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Pedestrians slow traffic

Re: Traffic flows swift and smooth for concert (SundayXtra, June 23). I took my daughter to the Taylor Swift concert Saturday night. I had no issue with the dropping off. My problem is with the pickup.

I waited in U lot right across from Gate 2. I found her easy enough and got out of the lot pretty quick. But I have a concern about all the pedestrian traffic.

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There were thousands of people walking across the road while all the cars are trying to leave. There seemed to be little crowd control of the pedestrians. People were crossing the road wherever they had a chance, which of course slowed traffic down more. Near to Pembina Highway, people were walking on the median, the shoulder and even the road.

They need to do a better job of separating the cars from the pedestrians before someone gets hit. It'll also speed up the flow of cars. I'd suggest a pedestrian overpass. Or perhaps use some barriers to let people cross the road closer to Gate 2 and not so close to where the cars are trying to exit. Or keep the people on the sidewalks on the north side of Chancellor and Matheson and let the traffic flow out more quickly.

SHELDON NOVAK

Winnipeg

 

Appalled by behaviour

My husband and I attended the June 22 Goldeyes game and we were appalled by the behaviour of some of the fans.

There was a group of men in Section S, Row 2, one of whom was yelling constantly at two players on the opposing team. It was not good-natured ribbing: It was a constant stream of nasty personal comments to these ball players in a very loud voice.

This bully was encouraged by the laughter not only of the fools with him but of another group of fans seated a few rows back. A father in Section T with two young girls was also laughing at the nasty remarks this lout was making, and encouraging his very young daughters to do the same.

I was disheartened by the fact that even after all the anti-bullying messages the schools are trying to promote, parents are showing their children it is alright to disrespect others, especially when those others are not in a position to fight back.

Kudos to the players who tried to ignore the nastiness and continued to play their best.

CHRISTINE HALLICK

Winnipeg

 

I was at Taylor Swift with my son. The concert was fantastic, and everyone enjoyed it, including the two older gentlemen sitting beside me in Section 228.

Can you please explain to me and the other people sitting in our section, including the four 10-year-olds, why it was necessary to consume eight beer each and get blitheringly drunk? It was a Taylor Swift concert full of families and little kids.

The four extremely well-behaved young women sitting in front of us who were very moderately enjoying cool beverages might like an explanation, too, especially since one of the men graciously fell over the seats into the next row and practically landed on top of them. Maturity rocks.

CATHY ROBINSON

Selkirk

 

Passing the smell test

I commend the Winnipeg School Division for having a scent-free administration building (Schools tackle a smell of a problem, June 21). This is obviously a division that cares for the health of its employees.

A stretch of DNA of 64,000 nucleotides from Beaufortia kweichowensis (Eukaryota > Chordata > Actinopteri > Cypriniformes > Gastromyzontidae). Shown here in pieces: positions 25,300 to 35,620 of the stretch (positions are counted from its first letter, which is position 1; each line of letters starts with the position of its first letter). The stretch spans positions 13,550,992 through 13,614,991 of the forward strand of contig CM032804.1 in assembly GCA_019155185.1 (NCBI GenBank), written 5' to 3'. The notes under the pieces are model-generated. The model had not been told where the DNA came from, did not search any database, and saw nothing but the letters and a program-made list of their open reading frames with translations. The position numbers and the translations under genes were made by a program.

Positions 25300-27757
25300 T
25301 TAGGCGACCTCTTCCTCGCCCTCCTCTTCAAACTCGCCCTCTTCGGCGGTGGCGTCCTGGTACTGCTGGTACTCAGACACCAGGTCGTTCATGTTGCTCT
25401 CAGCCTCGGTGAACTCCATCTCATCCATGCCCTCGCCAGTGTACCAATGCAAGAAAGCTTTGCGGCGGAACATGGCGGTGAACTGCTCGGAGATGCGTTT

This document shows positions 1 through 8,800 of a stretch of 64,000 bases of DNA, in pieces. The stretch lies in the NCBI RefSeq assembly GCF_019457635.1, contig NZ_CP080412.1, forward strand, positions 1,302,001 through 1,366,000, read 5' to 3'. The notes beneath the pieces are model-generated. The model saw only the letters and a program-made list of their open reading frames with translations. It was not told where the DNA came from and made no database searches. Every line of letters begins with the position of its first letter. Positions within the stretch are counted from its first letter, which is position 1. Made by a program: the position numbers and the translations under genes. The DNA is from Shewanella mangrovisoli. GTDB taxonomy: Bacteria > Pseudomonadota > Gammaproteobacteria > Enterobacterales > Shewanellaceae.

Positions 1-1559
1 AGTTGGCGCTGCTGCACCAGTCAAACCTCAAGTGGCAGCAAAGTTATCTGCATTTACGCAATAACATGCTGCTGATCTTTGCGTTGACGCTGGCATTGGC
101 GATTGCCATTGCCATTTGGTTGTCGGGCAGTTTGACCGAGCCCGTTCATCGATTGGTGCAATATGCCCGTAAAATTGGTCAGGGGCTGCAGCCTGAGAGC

I have a lot of respect for the Brandon School Division for taking the initiative in drawing up rules to limit use of scented products. Why wait until a person starts choking before action is taken? What's wrong with being proactive? The health of our students should come first.

EVELYN MYSKIW

West St. Paul

 

Smearing a good name

Re: Archbishop's sex-assault trial adjourned (June 20). Several times your headline writers have manipulated our attention to a sad legal matter by using the generic title "archbishop."

The individual who is at the centre of this case has spiritual jurisdiction over only a few local citizens. Meanwhile, tens of thousands of folks who appropriately respect their bishops and archbishops in other traditions will find the vague reference in your headlines to be unsettling until they read the fine print.

That may indeed be your intent. Nonetheless, in my view, your choice of headline is mean-spirited and entirely disrespectful.

PAUL CAMPBELL

Winnipeg

 

Teaching intelligence

Paul Sutherland is correct (Letters, June 20) in saying there is more time needed in the school day. This is why the education arena must change to teach less knowledge and more intelligence. And, yes, there is a difference.

Knowledge is basically information, data, that can be retrieved from books or a computer memory bank. I recall my college professor saying: you don't have to know this stuff, just know where to find it.

Intelligence, however, is far more important, because it defines the ability to learn, understand and deal with situations that arise. Basically, it is the thinking process. Using a computer analogy, it is the software program that uses the data in the memory bank for an application. Knowledge is useless without intelligence, but intelligence can always gain knowledge through analytical discovery.

Considering today's social and environmental challenges, teaching critical thinking and problem solving in schools is crucial.

DAN CECCHINI

Winnipeg

 

What's good for goose...

Re: Unpaid days off set off union boss (June 21). I assume that Russ Wyatt, and any of the city council members who vote for his Wyatt weekends, will take a 20 per cent cut in salary as well.

BOB WEBSTER

Winnipeg

Republished from the Winnipeg Free Press print edition June 25, 2013 A8

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